Living in the Last Days
So what does the future hold for those who are living in the last days of the world’s history? Since I wrote The Coming of the Lord those many years ago, questions about the future and what it holds for us have come up all the time. In recent years, with world conditions deteriorating at an ever-increasing pace, the questions are still with us. Many are deeply concerned. Many are anxious about current conditions and the future and what that means for them and their families. Here are a few of the questions I hear most frequently:
Question: Do you think the world today is more wicked than it has ever been?
Answer: No, not yet. There is a lot happening out there that is deeply troubling, but a look at history, both secular and scriptural, shows that there have been times when things were much, much worse. For example, think of the flood in the time of Noah. The Northern Kingdom grew so wicked in the time of Isaiah that the people were taken into captivity by the Assyrians and never returned. About a hundred years later, the Southern Kingdom of Judah suffered the same end, this time under the hands of Babylon. Lehi’s colony was warned in advance and fled, but the rest of the nation ceased to exist for a time. It happened yet a third time, with even greater fury, when the Holy Land was ravaged by the Romans and the Lord’s chosen people were scattered for almost two millennia.
We remember the Jaredites, a mighty civilization in the Americas, who came to their end in a prolonged war where they fought down to one last, single survivor. Mormon described the evil and depravity of his people in these words to his son, Moroni:
Many prisoners [were taken] . . . there were men, women, and children. And the husbands and fathers of those women and children they have slain; and they feed the women upon the flesh of their husbands, and the children upon the flesh of their fathers. . . . For behold, many of the daughters of the Lamanites have they taken prisoners; and after depriving them of that which was most dear and precious above all things, which is chastity and virtue . . . they did murder them in a most cruel manner, torturing their bodies even unto death; and after they have done this, they devour their flesh like unto wild beasts, because of the hardness of their hearts; and they do it for a token of bravery (Moroni 9:7–10).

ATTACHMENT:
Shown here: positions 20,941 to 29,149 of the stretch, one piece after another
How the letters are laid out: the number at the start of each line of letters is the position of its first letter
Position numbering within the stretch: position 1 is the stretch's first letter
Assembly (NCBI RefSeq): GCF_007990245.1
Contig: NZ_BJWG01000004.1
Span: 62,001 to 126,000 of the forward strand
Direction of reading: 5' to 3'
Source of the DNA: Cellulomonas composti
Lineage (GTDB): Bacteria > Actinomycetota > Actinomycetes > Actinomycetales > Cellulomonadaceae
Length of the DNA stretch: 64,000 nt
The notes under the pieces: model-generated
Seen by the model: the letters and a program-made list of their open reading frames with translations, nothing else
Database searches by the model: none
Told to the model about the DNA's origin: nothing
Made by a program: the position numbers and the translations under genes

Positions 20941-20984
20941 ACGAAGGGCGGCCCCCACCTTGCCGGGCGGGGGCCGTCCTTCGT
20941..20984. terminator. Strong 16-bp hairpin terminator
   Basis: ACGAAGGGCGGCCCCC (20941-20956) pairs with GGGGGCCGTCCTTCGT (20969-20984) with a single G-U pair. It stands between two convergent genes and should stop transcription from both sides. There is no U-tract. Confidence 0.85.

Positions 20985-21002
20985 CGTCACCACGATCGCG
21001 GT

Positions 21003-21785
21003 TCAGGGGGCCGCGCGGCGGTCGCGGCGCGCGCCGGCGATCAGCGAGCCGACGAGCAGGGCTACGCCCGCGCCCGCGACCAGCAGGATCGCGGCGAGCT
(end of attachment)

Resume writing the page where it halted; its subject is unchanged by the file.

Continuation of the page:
Yes, we see much wickedness all around us. Yes, we have much to be concerned about. But, as a world, we have not yet reached those depths of iniquity and depravity.
Question: Is there anything to look forward to in the future?
Answer: Of course! The prophecies make it clear that humanity is not going to be extinguished in one last final conflagration as some in the world would have us believe. Nor will we somehow evolve until we spontaneously become the ideal society. But for all the gloomy outlook, some of the most exciting events in the history of the world are yet to come, including such things as the covenant gathering of millions upon millions of the house of Israel on both sides of the veil. There will be places of peace, refuge, and safety for the Saints of the most high in these terrible times. The city of New Jerusalem will be built in America. Ancient Israel will have its own homeland again and Jews from all over the world will continue to gather there. The lost tribes will return to their promised lands. There will be a great priesthood conference and sacrament meeting in the Valley of Adam-ondi-Ahman. And, greatest of all, the Son of Man will return in all of His glory, at which time the wicked will be thrown down, and a thousand years of peace and righteousness will come in.
How tragic that people of faith would be fearful of the future! Remember the Savior’s rebuke on the Sea of Galilee. Even though the disciples were career fishermen, the seas became so rough that they feared for their lives. I think it is safe to suppose that some things in the future (and even in the present) will be so rough that we too shall cry out, “Lord, save us! We perish.”